The stimulus package turns one today. Happy birthday!
Has the stimulus been a success? On the macroeconomic level, it's too soon to sell. Yes, White House economics adviser Christina Romer last month said that the stimulus had created 1.5 million to 2 million jobs. And you don't have to take it from the White House, David Leonhardt recently wrote in the New York Times: "Perhaps the best-known economic research firms are IHS Global Insight, Macroeconomic Advisers and Moody's Economy.com. They all estimate that the bill has added 1.6 million to 1.8 million jobs so far and that its ultimate impact will be roughly 2.5 million jobs."
The stimulus has also been quite successful on a political level—even if the polls don't necessarily show it. Consider that it was essentially a Democratic undertaking. Every Republican member of the House and all but three Republican members of the Senate voted against it. And since its passage there have been continued calls for ending it. In the wake of the bill's passage, Republicans as one stood up to say that the stimulus must fail (at least the non-tax-cut part of it) because it was axiomatic that government spending could not create any jobs—never did, can't, won't. As Michael Steele put it: "Let's get this notion out of our heads that the government create jobs. Not in the history of mankind has the government ever created a job."
That argument was wrong in theory—and now it is also clearly wrong in practice. And the very Republicans who voted no on the stimulus are clamoring to take credit for stimulus spending. And many of the Republicans who voted against the stimulus (on the grounds that it couldn't create jobs) have since petitioned government agencies on behalf of their states and districts to get stimulus funds—on the grounds that it would create jobs. (Rachel Maddow of MSNBC had a particularly good listing of the culprits here.)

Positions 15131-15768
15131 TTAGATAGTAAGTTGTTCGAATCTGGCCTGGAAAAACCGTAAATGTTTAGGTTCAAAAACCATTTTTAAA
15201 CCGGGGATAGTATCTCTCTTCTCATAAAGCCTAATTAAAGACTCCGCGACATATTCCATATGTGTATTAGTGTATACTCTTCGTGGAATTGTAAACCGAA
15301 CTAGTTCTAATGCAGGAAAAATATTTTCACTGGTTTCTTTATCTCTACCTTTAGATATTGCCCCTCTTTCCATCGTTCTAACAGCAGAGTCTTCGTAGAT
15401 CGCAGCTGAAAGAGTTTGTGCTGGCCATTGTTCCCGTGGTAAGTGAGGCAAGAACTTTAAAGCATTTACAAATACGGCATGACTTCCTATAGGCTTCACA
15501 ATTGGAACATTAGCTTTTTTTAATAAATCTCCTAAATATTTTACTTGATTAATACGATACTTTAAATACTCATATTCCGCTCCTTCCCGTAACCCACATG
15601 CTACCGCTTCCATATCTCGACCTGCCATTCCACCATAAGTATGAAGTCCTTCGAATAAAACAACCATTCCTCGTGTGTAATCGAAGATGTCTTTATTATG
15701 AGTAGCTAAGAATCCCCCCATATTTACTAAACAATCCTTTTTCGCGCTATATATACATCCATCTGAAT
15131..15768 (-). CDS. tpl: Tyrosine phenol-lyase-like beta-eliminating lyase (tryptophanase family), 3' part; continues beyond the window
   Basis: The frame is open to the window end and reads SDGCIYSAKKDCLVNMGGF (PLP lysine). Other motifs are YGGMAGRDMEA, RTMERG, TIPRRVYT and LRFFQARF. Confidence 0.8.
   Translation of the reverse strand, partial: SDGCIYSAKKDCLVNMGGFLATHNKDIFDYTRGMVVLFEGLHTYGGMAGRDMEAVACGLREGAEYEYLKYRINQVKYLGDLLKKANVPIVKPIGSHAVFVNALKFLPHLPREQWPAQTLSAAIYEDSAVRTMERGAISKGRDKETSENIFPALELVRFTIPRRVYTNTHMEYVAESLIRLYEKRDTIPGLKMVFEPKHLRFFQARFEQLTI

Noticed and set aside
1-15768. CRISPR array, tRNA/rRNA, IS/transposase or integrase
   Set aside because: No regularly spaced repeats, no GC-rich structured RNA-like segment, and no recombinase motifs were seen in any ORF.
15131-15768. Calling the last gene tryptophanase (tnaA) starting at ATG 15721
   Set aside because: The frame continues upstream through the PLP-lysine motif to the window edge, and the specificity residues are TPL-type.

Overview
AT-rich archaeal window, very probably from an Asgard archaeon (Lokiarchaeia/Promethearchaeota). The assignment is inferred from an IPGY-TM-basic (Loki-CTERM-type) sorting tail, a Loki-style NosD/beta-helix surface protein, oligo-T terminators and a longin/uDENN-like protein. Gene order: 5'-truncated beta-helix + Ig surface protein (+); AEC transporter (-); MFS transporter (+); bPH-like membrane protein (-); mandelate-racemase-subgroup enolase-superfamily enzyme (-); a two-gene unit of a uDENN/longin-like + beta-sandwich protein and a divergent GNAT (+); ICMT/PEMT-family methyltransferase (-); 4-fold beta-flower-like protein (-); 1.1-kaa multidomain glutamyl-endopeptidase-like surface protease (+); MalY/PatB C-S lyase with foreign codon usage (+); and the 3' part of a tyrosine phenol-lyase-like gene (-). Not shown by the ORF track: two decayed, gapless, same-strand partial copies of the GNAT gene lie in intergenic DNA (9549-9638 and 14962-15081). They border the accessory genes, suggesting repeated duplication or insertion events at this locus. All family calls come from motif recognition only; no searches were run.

The stimulus has also been politically successful in that it has helped fund popular entitlements. Much stimulus spending has been on Medicaid—in effect an effort to help state governments, run by Democrats and Republicans alike, cope with the rising costs of dealing with people left uninsured or underinsured by the economic downturn. It's very difficult to find anybody—in the health care industry, in state or federal politics—who argues that we'd be better off if state and federal health care programs had less money to spend. In fact, it's become an article of faith for Republicans that spending on Medicare can't be reduced in any way, shape, or form.
So in the year since the stimulus bill was passed, it's become more and more difficult for opponents to make the case against it. And that opposition will get tougher still, because the stimulus has barely kicked into gear. The package was designed to be rolled out over a three-year period, in part because of logistics (it's tough to approve tens of billions of dollars of loan guarantees to wind-energy farms and solar power arrays in a few months) and in part because of politics. Recovery.gov shows that only about one-third of what has been budgeted for tax breaks, new spending, and entitlements has been spent. While Congress' horizon extends only as far as November 2010, the Obama administration is looking ahead to November 2012. Congressional Democrats would have preferred a frontloaded stimulus that spent everything in 2010; the White House isn't particularly troubled that large chunks of the stimulus won't hit the economy until 2011. Thanks to the stimulus bill, there's still $515 billion worth of tax cuts, contracts and loans, and aids to entitlement programs set to enter the economy in the next two years. That will contribute powerfully to growth in 2010 and 2011.